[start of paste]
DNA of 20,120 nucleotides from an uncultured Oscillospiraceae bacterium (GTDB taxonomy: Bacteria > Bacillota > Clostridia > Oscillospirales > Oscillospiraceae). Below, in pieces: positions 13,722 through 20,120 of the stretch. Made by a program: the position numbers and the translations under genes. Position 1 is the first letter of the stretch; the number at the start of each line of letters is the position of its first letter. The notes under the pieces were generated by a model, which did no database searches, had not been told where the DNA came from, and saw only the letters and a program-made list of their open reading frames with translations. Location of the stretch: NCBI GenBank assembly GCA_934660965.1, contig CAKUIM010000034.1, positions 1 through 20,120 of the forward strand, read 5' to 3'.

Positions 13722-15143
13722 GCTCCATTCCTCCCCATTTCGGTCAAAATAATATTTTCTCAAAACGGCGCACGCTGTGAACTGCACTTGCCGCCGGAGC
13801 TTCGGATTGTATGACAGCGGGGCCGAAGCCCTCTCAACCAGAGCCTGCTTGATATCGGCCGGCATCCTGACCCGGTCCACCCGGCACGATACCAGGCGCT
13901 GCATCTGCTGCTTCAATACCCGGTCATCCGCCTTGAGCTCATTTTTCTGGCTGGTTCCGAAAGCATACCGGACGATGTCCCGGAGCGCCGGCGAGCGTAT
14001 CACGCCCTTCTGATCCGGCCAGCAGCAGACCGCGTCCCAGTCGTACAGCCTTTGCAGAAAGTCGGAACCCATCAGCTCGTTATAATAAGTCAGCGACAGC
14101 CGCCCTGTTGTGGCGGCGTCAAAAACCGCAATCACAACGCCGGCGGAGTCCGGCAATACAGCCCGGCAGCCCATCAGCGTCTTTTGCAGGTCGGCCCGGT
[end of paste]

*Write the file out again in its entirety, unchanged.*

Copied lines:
DNA of 20,120 nucleotides from an uncultured Oscillospiraceae bacterium (GTDB taxonomy: Bacteria > Bacillota > Clostridia > Oscillospirales > Oscillospiraceae). Below, in pieces: positions 13,722 through 20,120 of the stretch. Made by a program: the position numbers and the translations under genes. Position 1 is the first letter of the stretch; the number at the start of each line of letters is the position of its first letter. The notes under the pieces were generated by a model, which did no database searches, had not been told where the DNA came from, and saw only the letters and a program-made list of their open reading frames with translations. Location of the stretch: NCBI GenBank assembly GCA_934660965.1, contig CAKUIM010000034.1, positions 1 through 20,120 of the forward strand, read 5' to 3'.

Positions 13722-15143
13722 GCTCCATTCCTCCCCATTTCGGTCAAAATAATATTTTCTCAAAACGGCGCACGCTGTGAACTGCACTTGCCGCCGGAGC
13801 TTCGGATTGTATGACAGCGGGGCCGAAGCCCTCTCAACCAGAGCCTGCTTGATATCGGCCGGCATCCTGACCCGGTCCACCCGGCACGATACCAGGCGCT
13901 GCATCTGCTGCTTCAATACCCGGTCATCCGCCTTGAGCTCATTTTTCTGGCTGGTTCCGAAAGCATACCGGACGATGTCCCGGAGCGCCGGCGAGCGTAT
14001 CACGCCCTTCTGATCCGGCCAGCAGCAGACCGCGTCCCAGTCGTACAGCCTTTGCAGAAAGTCGGAACCCATCAGCTCGTTATAATAAGTCAGCGACAGC
14101 CGCCCTGTTGTGGCGGCGTCAAAAACCGCAATCACAACGCCGGCGGAGTCCGGCAATACAGCCCGGCAGCCCATCAGCGTCTTTTGCAGGTCGGCCCGGT